what even what even constitutes an incident is much more negotiable than we are readily able to admit to ourselves. Much more negotiable. So looking deeper at these incidents, we find a number of different things. One is that detection is different from identification or recognition. In fact, this is supported by research. These are distinct cognitive processes, at sometimes they, they occur right at the same time, to the extent that they're almost indistinguishable. Other times they're separated in time, of course. But if our model doesn't catch to that, then we're sort of out of luck. another thing is just that diagnosis is not always the most challenging aspect of these, of incidents. We'd like to think of incidents because it's, it's, it's, it's more fun and it's, and it's, more, powerful, palpable to think of them as mysteries, right. As a, as a, as a mystery to solve. But that's absolutely not the case as that it's the most challenging. Sometimes you know what's happening. Sometimes you know what to do about it and the issue is actually how you're going to go about it.
Interestingly enough, the, the, the engineer with the most familiarity with this particular part of the stack was at a conference and the wifi at the conference made it such that effectively they weren't able to even sort of engage very much. They were able to get some sort of staccato like guidance in, in, in the dialogue, the most productive line of activity that produced both the actions that, helped restore the service as well as prevented it from while the fix was, was, was in play, did not come from some magical Eureka moment of one engineer. It was the result of three, two engineers on the same team, and another engineer. It was about a building and refining of a hypothesis by and sharing some observations amongst each other. All the zoom in on this little bit here. So, sort of taken from the stellar report. when an incident happens and you, an organization or a team needs to bring in additional resources, additional attention, additional expertise, right? The people who are bringing others in face a trade off, faced us or serve a kind of a quandary, right? And this tradeoff is that between effort needed to bring people up to speed about what's happening and what needs to be done, or at least what is the current directions and spending time in the diagnosis. No incident response framework camps. This is a fundamental trade-off. No special brief response framework can rid you of this trade off the [i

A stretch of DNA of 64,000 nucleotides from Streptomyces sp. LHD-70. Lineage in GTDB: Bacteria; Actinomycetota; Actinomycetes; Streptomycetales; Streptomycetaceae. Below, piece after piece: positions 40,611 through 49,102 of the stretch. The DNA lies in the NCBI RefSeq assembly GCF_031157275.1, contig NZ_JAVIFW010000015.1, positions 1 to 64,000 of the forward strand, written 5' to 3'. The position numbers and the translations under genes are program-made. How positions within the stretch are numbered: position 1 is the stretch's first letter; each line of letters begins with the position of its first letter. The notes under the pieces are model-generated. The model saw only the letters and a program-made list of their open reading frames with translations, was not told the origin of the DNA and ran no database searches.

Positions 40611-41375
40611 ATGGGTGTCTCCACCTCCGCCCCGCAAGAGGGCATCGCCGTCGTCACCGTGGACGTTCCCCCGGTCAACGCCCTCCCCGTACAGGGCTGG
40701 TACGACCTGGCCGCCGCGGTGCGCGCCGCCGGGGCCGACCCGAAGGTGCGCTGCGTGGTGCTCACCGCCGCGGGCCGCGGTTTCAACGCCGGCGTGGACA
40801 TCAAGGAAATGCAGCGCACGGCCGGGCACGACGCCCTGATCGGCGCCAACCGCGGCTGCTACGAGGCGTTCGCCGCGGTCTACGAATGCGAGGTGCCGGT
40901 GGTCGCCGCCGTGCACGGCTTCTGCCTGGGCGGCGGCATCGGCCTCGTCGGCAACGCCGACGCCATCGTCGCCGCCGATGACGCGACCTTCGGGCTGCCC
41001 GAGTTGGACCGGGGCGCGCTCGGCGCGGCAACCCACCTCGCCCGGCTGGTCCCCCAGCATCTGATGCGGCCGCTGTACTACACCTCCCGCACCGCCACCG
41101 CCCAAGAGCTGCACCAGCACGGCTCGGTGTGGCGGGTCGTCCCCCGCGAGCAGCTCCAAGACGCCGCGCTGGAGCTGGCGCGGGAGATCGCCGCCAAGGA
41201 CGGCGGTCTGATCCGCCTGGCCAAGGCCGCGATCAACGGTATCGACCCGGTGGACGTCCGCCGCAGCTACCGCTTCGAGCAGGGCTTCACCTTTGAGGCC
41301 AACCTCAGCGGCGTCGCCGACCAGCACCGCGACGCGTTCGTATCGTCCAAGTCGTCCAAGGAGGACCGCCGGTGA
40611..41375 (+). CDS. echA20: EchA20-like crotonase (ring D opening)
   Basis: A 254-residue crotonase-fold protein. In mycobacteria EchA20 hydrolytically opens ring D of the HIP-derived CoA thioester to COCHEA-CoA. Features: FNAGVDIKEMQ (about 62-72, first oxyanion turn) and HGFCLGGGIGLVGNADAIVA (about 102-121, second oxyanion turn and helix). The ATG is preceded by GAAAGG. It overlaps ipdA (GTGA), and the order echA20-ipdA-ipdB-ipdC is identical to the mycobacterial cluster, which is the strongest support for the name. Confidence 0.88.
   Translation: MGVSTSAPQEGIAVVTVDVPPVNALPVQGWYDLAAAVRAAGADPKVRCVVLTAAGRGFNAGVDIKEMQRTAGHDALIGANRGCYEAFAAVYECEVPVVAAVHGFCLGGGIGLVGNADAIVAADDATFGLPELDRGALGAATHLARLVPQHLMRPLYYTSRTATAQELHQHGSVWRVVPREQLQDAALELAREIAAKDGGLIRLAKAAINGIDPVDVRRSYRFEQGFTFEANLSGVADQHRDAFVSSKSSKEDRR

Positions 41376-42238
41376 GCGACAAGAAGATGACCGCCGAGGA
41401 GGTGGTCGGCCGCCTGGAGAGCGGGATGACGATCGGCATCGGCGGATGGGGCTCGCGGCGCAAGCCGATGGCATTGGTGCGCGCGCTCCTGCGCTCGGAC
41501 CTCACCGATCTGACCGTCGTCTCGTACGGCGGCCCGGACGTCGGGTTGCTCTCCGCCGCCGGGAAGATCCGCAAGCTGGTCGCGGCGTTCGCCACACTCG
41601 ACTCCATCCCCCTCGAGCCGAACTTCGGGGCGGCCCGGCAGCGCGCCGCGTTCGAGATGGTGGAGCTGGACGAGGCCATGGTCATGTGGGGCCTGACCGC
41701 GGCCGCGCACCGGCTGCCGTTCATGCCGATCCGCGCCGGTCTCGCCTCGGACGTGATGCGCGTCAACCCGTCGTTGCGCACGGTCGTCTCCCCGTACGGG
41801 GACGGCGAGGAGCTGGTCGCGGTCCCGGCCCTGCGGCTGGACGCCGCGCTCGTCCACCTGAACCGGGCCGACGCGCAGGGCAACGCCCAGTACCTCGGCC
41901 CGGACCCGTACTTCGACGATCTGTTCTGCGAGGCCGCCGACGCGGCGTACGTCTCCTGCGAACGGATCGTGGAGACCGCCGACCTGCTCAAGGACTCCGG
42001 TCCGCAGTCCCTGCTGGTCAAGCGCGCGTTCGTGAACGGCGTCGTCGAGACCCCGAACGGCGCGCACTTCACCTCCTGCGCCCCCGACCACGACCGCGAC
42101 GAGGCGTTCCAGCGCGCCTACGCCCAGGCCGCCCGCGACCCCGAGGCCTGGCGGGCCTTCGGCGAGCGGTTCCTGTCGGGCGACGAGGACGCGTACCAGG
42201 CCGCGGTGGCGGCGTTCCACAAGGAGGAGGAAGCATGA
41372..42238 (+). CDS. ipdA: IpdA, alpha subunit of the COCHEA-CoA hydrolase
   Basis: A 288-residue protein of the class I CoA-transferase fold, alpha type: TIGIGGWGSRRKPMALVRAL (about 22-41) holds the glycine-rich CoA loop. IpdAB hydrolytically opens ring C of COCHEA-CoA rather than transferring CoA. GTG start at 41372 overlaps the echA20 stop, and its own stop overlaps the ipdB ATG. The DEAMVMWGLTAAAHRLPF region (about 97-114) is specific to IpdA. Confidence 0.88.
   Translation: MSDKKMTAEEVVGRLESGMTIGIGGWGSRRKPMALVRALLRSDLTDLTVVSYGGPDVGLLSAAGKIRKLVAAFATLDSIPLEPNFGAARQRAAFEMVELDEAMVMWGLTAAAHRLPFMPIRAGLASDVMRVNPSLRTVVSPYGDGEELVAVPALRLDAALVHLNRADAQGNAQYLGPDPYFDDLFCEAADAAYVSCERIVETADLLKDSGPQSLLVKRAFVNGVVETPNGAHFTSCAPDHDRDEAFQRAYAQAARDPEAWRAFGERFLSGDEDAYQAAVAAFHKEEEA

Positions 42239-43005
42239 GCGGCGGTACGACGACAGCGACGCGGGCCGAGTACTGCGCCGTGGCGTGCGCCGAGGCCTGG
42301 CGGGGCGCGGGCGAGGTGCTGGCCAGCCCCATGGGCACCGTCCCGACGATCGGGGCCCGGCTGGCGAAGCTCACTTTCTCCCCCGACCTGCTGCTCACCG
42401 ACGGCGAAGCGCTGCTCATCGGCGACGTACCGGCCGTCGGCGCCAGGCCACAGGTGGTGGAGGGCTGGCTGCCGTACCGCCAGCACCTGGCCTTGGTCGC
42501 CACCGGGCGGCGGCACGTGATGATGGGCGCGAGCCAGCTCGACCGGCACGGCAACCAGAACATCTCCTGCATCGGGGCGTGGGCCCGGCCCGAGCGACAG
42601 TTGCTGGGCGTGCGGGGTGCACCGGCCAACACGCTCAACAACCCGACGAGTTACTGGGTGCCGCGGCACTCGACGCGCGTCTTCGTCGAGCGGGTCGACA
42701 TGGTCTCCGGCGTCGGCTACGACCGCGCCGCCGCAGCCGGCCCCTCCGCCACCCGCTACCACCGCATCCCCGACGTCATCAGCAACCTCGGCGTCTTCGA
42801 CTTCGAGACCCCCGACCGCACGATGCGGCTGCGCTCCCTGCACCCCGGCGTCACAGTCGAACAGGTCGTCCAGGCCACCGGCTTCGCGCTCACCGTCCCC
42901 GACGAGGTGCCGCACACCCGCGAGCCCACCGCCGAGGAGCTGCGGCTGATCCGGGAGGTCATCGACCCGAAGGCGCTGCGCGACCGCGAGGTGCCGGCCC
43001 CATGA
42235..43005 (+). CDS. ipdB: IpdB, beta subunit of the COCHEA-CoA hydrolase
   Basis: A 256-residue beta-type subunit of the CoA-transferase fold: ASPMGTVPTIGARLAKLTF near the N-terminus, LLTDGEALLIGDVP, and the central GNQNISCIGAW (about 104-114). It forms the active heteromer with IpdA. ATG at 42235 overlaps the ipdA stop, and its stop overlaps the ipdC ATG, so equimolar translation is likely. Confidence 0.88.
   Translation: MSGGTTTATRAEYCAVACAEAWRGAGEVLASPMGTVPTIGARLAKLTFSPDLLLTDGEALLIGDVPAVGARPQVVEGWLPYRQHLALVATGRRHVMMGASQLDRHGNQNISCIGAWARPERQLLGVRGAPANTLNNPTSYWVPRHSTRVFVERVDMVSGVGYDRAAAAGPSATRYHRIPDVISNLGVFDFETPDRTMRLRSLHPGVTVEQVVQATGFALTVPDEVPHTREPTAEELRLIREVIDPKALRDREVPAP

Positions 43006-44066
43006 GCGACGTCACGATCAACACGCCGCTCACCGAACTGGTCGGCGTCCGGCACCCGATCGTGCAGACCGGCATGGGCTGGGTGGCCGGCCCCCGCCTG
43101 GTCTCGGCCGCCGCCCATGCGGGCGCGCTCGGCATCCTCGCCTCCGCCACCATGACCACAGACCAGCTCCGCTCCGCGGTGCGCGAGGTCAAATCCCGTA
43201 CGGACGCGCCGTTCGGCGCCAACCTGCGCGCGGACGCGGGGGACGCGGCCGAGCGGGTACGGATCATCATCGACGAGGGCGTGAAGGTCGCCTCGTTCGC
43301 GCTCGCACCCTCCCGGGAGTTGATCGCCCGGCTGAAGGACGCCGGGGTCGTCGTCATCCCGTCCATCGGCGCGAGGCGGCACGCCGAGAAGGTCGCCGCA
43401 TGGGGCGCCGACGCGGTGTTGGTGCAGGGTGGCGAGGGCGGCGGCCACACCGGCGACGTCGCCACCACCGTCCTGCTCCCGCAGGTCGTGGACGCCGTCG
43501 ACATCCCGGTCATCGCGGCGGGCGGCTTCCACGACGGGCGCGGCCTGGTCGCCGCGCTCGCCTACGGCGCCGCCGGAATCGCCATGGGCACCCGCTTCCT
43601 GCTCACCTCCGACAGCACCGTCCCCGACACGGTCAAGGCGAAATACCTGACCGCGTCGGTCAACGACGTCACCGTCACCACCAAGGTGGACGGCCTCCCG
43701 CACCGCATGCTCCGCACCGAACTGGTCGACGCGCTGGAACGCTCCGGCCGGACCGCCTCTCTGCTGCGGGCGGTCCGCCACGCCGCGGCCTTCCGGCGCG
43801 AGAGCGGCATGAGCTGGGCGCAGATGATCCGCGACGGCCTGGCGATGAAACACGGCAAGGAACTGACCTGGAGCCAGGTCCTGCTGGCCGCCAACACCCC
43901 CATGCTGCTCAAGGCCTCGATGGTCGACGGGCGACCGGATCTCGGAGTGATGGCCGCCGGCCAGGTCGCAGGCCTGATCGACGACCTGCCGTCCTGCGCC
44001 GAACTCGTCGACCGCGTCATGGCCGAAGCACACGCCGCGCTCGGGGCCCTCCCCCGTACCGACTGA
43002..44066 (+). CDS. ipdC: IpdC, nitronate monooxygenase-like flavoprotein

naudible]. If you spend a really long time being thorough on bringing somebody up to speed, you wouldn't make a lot of progress, especially as people come in. So you're expecting them to get context that's missing from your getting them up to speed from say, chat, scroll back or seeing what other things are happening. But this is a fundamental bet that we have to contend with. So here's my question. Where do we put this data? Who has the skills to do this effectively? This is looking at incidents very differently than I think the way we're used to. I just don't think that it fits in what we generally view as opposed to what I'm template these days. So some questions here and questions about sort of post-mortem templates or the templates that you use used as guidance for analyzing an incident or is it actually the activity? Right. If I go into your post board meetings, will I observe something that looks like event analysis or does it look like a
visit to H and R block? Right. It's a very expensive, if it turns out to be, unfortunately there are organizations where this is effectively a form filling exercise. It's the most expensive form filling exercise I think I've ever come across. Here's a question. What? What can someone new to your organization, a new hire, right. Learn. If you hand them your post-mortem document,